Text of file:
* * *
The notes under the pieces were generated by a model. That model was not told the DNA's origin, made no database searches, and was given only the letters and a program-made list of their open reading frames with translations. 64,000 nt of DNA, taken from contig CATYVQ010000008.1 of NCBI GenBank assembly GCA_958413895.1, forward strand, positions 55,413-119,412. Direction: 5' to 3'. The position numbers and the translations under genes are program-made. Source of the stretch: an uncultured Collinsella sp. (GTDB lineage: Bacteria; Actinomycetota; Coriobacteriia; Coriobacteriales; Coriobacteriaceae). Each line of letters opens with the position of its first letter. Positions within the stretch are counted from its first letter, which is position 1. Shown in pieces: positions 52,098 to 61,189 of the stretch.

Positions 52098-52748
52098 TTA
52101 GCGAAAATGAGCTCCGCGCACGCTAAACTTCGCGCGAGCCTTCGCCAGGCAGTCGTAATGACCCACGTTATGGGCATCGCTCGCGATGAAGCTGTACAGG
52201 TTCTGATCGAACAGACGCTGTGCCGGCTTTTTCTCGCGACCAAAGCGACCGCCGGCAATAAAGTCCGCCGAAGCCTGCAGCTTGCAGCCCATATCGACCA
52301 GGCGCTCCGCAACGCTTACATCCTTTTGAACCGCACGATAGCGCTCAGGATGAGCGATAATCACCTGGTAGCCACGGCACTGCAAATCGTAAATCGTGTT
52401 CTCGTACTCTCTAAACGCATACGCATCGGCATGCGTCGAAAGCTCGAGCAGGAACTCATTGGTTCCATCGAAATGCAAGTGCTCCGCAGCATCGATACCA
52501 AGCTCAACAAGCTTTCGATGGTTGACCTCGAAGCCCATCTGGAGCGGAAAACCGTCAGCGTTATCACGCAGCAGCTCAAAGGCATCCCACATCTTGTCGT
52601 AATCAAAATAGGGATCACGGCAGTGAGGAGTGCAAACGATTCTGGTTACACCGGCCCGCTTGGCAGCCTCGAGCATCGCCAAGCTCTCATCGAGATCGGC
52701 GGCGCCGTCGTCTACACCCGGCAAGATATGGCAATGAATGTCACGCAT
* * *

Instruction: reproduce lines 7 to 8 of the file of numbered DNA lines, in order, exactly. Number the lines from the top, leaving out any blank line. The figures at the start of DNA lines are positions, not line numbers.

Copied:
52401 CTCGTACTCTCTAAACGCATACGCATCGGCATGCGTCGAAAGCTCGAGCAGGAACTCATTGGTTCCATCGAAATGCAAGTGCTCCGCAGCATCGATACCA
52501 AGCTCAACAAGCTTTCGATGGTTGACCTCGAAGCCCATCTGGAGCGGAAAACCGTCAGCGTTATCACGCAGCAGCTCAAAGGCATCCCACATCTTGTCGT